Midlands law firm MFG Solicitors recently highlighted the potential legal minefield that Christmas parties can pose for employers. Solicitor at the firm, Kate Jones, provided some fantastic advise for employers as well as highlighting research that shows the worrying statistics for how many employees can find themselves amidst disciplinary procedures during the festive season. In this interview, we speak with Kate Jones to gain some further insight into her invaluable management tips.
You pointed out that research shows 10% of workers admit to having been disciplined or dismissed for their behaviour at Christmas parties. Were you surprised that this figure was this high?
Not really, we see an increase at this time of year in queries and new instructions received from employers having to deal with the aftermath of Christmas parties. Unfortunately however, the buck stops with employers. They have the headache afterwards and the substantial management time of dealing with grievances raised and the commencement of investigations which could in turn potentially lead to disciplinary action.
Do you think the workplace Christmas party has become an increasingly significant and hyped event for employees over time? If so, do you think this trend will continue?
Yes, with the recession and various pay freezes that have affected the employment relationship. For some businesses the Christmas party is the only reward that employees receive for their hard work and dedication throughout the year. Employers of course want their employees to have a good time but they need to balance that with protecting their business.
Social media now of course provides a further area for potential misconduct related to workplace Christmas parties. What are some of things here that employers need to look out for?
There has been a huge shift in usage. Even a few years ago, this is not something that an employer would have even had to think about.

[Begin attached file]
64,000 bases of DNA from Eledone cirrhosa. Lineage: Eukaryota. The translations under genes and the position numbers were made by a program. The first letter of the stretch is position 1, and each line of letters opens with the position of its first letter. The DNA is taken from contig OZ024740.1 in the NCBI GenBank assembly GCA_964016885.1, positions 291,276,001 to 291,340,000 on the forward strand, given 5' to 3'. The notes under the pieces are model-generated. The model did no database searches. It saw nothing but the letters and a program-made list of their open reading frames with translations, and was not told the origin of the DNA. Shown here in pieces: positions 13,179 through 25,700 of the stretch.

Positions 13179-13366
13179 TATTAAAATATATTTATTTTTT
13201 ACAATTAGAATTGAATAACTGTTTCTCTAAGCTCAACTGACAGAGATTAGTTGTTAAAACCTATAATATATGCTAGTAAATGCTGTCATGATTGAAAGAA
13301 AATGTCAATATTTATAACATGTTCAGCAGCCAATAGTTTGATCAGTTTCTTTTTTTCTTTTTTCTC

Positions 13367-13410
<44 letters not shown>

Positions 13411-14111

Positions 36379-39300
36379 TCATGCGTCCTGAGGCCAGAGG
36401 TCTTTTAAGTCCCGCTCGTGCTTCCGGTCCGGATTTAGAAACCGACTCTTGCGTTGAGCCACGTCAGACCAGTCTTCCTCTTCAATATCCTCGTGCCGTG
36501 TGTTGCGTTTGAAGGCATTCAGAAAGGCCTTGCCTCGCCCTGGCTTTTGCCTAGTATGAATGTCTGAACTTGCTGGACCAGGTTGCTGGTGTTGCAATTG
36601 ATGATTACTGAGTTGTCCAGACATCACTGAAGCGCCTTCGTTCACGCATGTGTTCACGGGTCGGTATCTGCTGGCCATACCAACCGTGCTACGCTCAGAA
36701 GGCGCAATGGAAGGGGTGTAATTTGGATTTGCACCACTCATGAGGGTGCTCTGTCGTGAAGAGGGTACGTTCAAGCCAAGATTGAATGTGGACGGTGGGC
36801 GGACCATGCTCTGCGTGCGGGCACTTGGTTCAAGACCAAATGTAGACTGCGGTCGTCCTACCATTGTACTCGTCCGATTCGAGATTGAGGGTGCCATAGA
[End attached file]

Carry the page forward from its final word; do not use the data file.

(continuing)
Employers need to ensure that there is a social media policy in place which provides guidelines regarding what is considered to be acceptable in relation to work events, but also personal exchanges on social media accounts about events at the workplace.
Employers should also monitor employees’ social media accounts throughout the year. However, if you wish to monitor accounts it is important to ensure that this is done consistently across the workforce as a whole.
How would you recommend employers deal with misconduct if it does occur at their workplace Christmas festivities?
Speak to anyone at the event who reports any examples of unacceptable behaviour or conduct. It is important to explain that it is appropriate to address the complaint properly after the event and that the employer will have a more detailed conversation with them at a later date. Secondly, if an employee’s behaviour is unacceptable then it is best to send them home. Never discipline the employee at the event. It is also important to take statements as soon as possible after the event so events are fresh in the witness’s mind.
Employees calling in sick due to hangovers, or other reasons, are also a major issues at this time of year. What are some of the best ways that employers can manage this?
- Prepare and plan. Ensure that there are relevant policies in place prior to the event.
- Send an email or memo to all employees prior to the event reminding them of the expected standards of behaviour both during and after the event.
- Was the employee drunk at the event?
- Investigate further.
- Monitor social media account to see if any insight into absence.
- Consider disciplinary action.
- Ensure consistency
Tell us more about your Christmas Party Guide and Social Conduct Policy
This is a guide that we are able to supply to employers to assist them at this difficult time year. It is a checklist to assist them in planning for Christmas and also how to best react to certain situations afterwards. Social Conduct Policy is a policy that can be implemented more general regarding standards of behaviour all year round.
For more information on MFG Solicitors please visit www.mfgsolicitors.com